We are so thankful for the support of SpringCure Foundation, led by our friend Dr. Mohammad Emran. Because of the generosity and vision of Dr. Emran, the afternoon farm event was FREE and open to the public. Dr. Emran is leading a health revolution in South Texas, we are excited to tell you more about him soon.
Thank you to our wonderful sponsors Water Street Seafood, The Bend Magazine, Oh Goodie Designs + Events, and Hester’s Cafe for your generous support! If you have an event of any kind, ever, from a wedding to business luncheon, please call Jo Anne Howell of Oh Goodie Designs + Events. Jo Anne is so completely buttoned up, professional, creative, and tasteful, and she can turn any room (even the woods of our farm!) into an elegant setting. Jo Anne donated her time and brilliance to make this event a success. We could not have done it with her.
Of course, we must thank the farmers who made the dinner possible: Spirit Pioneering Farm, Whole Earth Farm, Turkey Hollow Farm, Palo Verde Cattle Company, and Groundswell Farm. If you met any of these good folks, you know how completely blessed we are to work with such amazing people. They lift and inspire us every day, they are truly the salt of the earth.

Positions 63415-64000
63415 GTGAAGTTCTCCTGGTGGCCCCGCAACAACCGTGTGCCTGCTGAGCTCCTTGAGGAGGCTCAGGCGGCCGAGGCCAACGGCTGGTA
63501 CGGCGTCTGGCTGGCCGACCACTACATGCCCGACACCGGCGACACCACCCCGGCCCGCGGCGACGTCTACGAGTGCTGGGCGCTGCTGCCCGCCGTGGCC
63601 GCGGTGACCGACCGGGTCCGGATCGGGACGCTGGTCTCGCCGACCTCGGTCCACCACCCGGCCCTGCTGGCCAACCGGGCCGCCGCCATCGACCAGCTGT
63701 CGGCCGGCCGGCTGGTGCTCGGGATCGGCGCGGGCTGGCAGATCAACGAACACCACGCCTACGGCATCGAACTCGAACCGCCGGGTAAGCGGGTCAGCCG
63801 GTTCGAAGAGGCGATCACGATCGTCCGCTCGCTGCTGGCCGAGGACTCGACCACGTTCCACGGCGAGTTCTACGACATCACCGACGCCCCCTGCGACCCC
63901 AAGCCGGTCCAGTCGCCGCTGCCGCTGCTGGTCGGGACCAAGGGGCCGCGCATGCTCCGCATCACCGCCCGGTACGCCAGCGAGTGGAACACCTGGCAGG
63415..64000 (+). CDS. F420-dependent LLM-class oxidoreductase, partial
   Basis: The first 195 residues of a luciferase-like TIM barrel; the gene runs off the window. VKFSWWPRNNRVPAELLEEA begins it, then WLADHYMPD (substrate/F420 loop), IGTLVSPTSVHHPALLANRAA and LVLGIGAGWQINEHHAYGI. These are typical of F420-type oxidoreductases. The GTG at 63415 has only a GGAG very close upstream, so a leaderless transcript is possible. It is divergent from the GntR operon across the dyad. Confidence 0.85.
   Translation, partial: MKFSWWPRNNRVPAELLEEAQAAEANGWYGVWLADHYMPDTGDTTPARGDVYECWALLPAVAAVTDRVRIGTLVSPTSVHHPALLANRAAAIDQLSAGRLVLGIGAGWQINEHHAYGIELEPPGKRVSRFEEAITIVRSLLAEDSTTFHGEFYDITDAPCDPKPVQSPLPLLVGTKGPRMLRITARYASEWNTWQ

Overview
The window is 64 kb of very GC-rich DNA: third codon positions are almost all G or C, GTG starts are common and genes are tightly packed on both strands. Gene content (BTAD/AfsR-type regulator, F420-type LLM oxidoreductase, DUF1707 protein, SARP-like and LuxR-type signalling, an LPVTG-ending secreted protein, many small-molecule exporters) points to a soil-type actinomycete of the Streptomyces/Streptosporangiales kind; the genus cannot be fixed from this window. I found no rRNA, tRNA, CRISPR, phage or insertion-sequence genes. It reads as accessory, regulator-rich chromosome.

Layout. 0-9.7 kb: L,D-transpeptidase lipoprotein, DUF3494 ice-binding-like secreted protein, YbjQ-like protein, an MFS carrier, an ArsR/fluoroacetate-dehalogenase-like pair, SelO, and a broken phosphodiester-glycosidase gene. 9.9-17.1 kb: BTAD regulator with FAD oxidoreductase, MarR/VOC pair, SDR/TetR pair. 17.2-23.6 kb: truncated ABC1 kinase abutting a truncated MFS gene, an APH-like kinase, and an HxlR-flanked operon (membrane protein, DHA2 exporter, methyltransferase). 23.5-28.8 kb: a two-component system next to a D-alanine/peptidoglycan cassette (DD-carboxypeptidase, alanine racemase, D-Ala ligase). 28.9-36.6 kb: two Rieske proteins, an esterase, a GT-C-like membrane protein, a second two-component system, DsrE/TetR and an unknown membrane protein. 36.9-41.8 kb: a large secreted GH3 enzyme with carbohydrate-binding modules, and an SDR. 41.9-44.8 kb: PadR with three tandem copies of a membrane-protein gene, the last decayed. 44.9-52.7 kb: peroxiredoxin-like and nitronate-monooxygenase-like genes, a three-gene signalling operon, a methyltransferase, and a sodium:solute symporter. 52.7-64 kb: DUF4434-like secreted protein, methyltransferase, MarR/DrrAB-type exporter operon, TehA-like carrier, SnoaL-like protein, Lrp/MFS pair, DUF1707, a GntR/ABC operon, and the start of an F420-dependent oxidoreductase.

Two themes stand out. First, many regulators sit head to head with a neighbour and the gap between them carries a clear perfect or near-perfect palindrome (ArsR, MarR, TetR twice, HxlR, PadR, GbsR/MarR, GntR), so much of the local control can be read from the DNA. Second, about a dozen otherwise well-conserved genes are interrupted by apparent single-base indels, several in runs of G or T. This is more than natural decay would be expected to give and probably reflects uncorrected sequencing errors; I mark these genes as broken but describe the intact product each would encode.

We are so thankful for our afternoon event sponsors: Hollie Schaub of Fed by Bread; Kimmi of Kimmi’s Fine Foods; Grow Local South Texas and the Bawktoberfest Urban Chicken Coop Tour; Spencer of Roastorium Coffee; Jessica Gignac of Eleanor’s Coffee Bar + Market ; Ginger Easton-Smith with Texas Agri-Life; Karey Swarthout of GLOW of Rockport ; Baker Creek Heirloom Seeds; and Premier1 Fence Supplies.
Finally, we are so thankful to our neighbors Mike and Ginette Collins for letting our guests park at their beautiful property next door. Mike and Ginette are great people and the best of neighbors.
Please visit these wonderful sponsors and find out more about them. We have such a great community in South Texas because of these folks, we could not be more thankful for all of them.
We have many requests to hold another event like this Joel Salatin visit, and we will! Stay tuned, we have a great event in the works! Thank again friends for an wonderful day!